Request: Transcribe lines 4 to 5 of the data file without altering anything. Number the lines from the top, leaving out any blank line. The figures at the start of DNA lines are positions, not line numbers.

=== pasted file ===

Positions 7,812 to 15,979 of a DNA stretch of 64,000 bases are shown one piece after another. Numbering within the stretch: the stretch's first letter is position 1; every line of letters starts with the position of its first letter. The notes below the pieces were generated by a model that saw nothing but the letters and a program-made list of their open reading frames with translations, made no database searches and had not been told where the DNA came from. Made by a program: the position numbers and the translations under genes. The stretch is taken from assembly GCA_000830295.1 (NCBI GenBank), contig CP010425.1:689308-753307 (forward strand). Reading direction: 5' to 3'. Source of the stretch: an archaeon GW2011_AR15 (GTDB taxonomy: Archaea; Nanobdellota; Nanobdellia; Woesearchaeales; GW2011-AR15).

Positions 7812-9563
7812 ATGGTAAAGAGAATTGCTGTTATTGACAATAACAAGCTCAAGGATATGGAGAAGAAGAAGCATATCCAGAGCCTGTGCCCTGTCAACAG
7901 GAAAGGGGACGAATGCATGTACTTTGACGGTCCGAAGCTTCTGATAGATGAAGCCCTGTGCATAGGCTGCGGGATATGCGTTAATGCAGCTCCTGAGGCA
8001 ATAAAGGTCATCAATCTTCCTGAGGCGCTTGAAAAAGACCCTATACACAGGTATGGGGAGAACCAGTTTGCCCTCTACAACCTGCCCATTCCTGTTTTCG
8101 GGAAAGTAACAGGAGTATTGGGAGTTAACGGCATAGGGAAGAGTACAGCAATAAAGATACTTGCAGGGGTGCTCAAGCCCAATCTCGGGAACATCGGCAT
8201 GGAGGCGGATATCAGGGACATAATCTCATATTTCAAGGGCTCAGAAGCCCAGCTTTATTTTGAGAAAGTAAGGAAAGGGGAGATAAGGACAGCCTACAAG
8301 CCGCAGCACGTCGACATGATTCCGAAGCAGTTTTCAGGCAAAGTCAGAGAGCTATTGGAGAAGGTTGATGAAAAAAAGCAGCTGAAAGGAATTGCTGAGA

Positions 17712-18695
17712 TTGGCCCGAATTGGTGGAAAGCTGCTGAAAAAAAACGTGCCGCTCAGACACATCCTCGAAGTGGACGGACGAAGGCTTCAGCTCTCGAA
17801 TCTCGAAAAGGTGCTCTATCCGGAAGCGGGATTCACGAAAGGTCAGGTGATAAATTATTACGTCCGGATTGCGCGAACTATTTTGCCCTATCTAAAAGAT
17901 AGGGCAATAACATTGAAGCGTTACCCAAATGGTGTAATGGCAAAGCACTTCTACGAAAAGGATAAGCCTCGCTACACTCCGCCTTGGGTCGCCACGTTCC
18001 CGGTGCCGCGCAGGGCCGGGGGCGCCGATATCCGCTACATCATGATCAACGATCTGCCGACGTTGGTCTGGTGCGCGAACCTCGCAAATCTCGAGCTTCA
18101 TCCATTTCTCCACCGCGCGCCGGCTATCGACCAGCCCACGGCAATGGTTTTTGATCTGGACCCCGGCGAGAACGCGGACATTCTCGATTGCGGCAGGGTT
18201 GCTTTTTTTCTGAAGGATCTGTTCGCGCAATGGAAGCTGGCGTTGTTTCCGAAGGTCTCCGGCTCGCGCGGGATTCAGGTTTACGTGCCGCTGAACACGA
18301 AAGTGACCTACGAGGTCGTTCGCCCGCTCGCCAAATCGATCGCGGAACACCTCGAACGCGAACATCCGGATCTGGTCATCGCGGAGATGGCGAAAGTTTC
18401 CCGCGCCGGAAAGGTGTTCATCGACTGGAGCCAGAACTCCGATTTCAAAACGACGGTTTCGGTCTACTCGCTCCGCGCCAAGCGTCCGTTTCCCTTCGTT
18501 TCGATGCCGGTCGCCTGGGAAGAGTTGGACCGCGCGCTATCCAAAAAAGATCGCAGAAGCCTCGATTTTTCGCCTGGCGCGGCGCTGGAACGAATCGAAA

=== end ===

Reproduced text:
7901 GAAAGGGGACGAATGCATGTACTTTGACGGTCCGAAGCTTCTGATAGATGAAGCCCTGTGCATAGGCTGCGGGATATGCGTTAATGCAGCTCCTGAGGCA
8001 ATAAAGGTCATCAATCTTCCTGAGGCGCTTGAAAAAGACCCTATACACAGGTATGGGGAGAACCAGTTTGCCCTCTACAACCTGCCCATTCCTGTTTTCG